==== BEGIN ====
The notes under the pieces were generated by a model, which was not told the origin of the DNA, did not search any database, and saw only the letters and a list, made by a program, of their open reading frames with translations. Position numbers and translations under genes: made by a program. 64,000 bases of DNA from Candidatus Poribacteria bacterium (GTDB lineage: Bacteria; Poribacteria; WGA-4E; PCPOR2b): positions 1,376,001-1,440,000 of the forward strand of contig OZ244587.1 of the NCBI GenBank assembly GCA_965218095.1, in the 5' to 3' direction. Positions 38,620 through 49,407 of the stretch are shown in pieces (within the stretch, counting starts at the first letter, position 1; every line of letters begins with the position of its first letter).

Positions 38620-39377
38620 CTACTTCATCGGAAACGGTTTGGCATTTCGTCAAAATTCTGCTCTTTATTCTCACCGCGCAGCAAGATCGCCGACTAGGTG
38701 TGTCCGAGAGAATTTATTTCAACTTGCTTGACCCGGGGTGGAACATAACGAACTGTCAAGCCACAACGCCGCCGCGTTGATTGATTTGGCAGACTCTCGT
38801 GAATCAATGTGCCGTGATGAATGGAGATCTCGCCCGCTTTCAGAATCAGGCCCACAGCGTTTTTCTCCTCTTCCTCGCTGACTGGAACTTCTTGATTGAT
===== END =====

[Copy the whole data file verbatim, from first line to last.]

The notes under the pieces were generated by a model, which was not told the origin of the DNA, did not search any database, and saw only the letters and a list, made by a program, of their open reading frames with translations. Position numbers and translations under genes: made by a program. 64,000 bases of DNA from Candidatus Poribacteria bacterium (GTDB lineage: Bacteria; Poribacteria; WGA-4E; PCPOR2b): positions 1,376,001-1,440,000 of the forward strand of contig OZ244587.1 of the NCBI GenBank assembly GCA_965218095.1, in the 5' to 3' direction. Positions 38,620 through 49,407 of the stretch are shown in pieces (within the stretch, counting starts at the first letter, position 1; every line of letters begins with the position of its first letter).

Positions 38620-39377
38620 CTACTTCATCGGAAACGGTTTGGCATTTCGTCAAAATTCTGCTCTTTATTCTCACCGCGCAGCAAGATCGCCGACTAGGTG
38701 TGTCCGAGAGAATTTATTTCAACTTGCTTGACCCGGGGTGGAACATAACGAACTGTCAAGCCACAACGCCGCCGCGTTGATTGATTTGGCAGACTCTCGT
38801 GAATCAATGTGCCGTGATGAATGGAGATCTCGCCCGCTTTCAGAATCAGGCCCACAGCGTTTTTCTCCTCTTCCTCGCTGACTGGAACTTCTTGATTGAT